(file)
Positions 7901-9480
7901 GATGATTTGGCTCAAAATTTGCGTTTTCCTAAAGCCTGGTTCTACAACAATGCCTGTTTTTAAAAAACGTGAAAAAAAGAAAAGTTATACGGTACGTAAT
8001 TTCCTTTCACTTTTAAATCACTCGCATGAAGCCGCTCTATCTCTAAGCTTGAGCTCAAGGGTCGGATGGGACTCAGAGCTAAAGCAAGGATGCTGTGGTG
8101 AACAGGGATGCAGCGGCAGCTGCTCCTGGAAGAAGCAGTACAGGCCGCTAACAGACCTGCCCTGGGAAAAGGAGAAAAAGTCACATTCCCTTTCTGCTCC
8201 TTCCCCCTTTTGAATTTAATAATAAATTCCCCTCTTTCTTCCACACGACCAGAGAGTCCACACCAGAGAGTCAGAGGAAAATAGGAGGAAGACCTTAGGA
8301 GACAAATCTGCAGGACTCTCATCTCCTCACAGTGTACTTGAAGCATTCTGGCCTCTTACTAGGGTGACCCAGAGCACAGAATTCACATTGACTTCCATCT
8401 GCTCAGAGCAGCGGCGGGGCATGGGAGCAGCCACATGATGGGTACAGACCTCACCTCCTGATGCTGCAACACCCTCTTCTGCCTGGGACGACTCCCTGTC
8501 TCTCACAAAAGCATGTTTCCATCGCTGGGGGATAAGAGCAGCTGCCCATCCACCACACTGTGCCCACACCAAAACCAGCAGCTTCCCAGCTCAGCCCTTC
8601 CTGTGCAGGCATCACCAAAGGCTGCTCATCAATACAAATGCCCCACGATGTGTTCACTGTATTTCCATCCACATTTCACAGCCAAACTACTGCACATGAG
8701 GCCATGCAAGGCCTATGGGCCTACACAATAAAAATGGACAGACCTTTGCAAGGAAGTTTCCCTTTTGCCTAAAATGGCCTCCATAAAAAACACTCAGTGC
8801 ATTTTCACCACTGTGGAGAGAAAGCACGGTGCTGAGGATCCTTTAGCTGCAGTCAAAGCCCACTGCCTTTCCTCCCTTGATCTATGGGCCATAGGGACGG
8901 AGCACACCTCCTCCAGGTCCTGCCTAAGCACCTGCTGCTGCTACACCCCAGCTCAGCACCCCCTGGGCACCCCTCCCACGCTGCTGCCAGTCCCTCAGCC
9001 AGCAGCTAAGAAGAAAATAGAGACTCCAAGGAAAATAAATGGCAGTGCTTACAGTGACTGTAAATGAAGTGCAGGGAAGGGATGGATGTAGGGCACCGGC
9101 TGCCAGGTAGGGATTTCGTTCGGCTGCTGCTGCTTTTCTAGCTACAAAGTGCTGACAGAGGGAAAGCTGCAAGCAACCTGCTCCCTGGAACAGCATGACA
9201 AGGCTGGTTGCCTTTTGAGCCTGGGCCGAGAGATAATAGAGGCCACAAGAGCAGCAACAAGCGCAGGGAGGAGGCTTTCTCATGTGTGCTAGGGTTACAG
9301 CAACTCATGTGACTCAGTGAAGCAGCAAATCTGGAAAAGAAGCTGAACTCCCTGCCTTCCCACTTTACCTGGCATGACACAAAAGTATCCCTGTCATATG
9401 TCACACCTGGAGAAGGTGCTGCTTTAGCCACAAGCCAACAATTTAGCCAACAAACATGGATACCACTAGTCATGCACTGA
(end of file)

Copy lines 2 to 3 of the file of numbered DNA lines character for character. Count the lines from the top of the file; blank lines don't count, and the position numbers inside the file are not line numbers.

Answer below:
7901 GATGATTTGGCTCAAAATTTGCGTTTTCCTAAAGCCTGGTTCTACAACAATGCCTGTTTTTAAAAAACGTGAAAAAAAGAAAAGTTATACGGTACGTAAT
8001 TTCCTTTCACTTTTAAATCACTCGCATGAAGCCGCTCTATCTCTAAGCTTGAGCTCAAGGGTCGGATGGGACTCAGAGCTAAAGCAAGGATGCTGTGGTG